AMT Improves Security As Well As Remote Support, Continued
You don't need special software to see the details from the AMT Web server; you can use any Web browser. If you have a Dell or HP system with AMT, you'll get the AMT client software free with the PC; Lenovo vPro laptops and desktops come with the free LANDesk Starter Kit for Lenovo systems. If you want more control, you can download the AMT Developer Toolkit from Intel's SDK site, which includes Intel AMT Commander, a console that implements all the AMT features. This allows you to configure the BIOS remotely, force another PC to boot from an alternate image, turn it off if it's been left on, or turn it on to get Windows Updates.
AMT also gives each vPro PC a persistent Universal Unique Identifier (UUID) which can be read even when the PC is turned off, and doesn't change if you install another OS, format the hard drive or change the memory, graphics card or other hardware. Not only does that ensure that management software is talking to the right PC each time, it's also a secure identifier for that PC. That means that you can install software at the same time as Windows, which would normally have to wait until the PC has been named, so everything can go in the same image for an automated installation - handy if you want to slipstream your own images for a faster reinstallation.
When AMT moves into home PCs as part of VIIV, we can expect to see management and security services from PC manufacturers and computer stores that use it. In China, Star SoftCom has an AMT-based service called StarNet that manages business PCs. The company has demonstrated a version of StarNet for home PCs that has policies to manage the firewall and anti-virus software, along with security services like NetNanny; if a user disables the NetNanny service, the AMT policy disconnects the PC from the Internet to prevent browsing, but the PC can still be managed remotely through AMT. If the home PC crashes or can't boot because of a virus or rootkit, StarNet can connect remotely, run a diagnostic operating system, mount the hard drive and look for corrupted drivers, viruses, a corrupted boot sector and other problems, fix the system, and send a signal that reboots the machine.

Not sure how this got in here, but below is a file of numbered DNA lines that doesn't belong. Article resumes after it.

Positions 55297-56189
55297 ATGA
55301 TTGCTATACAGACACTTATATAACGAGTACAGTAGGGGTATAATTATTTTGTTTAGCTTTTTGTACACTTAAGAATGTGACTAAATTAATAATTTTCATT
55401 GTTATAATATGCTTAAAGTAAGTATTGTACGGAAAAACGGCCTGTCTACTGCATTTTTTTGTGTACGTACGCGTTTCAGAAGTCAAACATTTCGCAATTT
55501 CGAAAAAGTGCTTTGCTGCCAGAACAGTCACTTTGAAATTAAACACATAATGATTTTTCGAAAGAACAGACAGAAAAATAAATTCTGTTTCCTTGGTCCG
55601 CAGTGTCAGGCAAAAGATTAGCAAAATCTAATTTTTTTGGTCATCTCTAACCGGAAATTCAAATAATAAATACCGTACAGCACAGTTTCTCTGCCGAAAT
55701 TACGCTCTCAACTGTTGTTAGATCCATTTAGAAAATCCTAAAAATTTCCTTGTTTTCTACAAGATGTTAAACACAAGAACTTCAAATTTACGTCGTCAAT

Intel needs to make changes to AMT to make it work well for home users. In a business, the management console is on the same network; at home, your router would block the management software from connecting, so the home PC has to request the connection first. The AMT firmware has the functions to ask for help, but not to make the network connection to send the request, so Intel plans to add that to the firmware in the next version of AMT.
Danbury will also simplify some AMT functions, like unlocking a system remotely. If you forget your password on a system with Danbury, the IT helpdesk will be able to send a remote unlock command from the management software, rather than using a recovery key stored on a flash drive to restore your system manually.
Like all the hardware security features Intel is building into its platforms, this needs software that expects the hardware to be there, and it needs a system that trusts PCs secured by hardware in the platform. You may not use vPro hardware security for anything yet, but in the future it could do everything from protecting your files to proving your identity. Microsoft's Chief Research and Strategy Officer, Craig Mundie, thinks platform level hardware is ideal for a secure identity system. "TPM allows us to sequester secrets and to have very reliable identities. We will have identities for people, for programs and hardware devices that are not spoofable; we will be able to assemble devices and have people trust them."
Intel's Active Management Technology allows compromised PCs to be diagnosed, updated and fixed remotely; so far it's restricted to business systems. Click the image to see a larger version.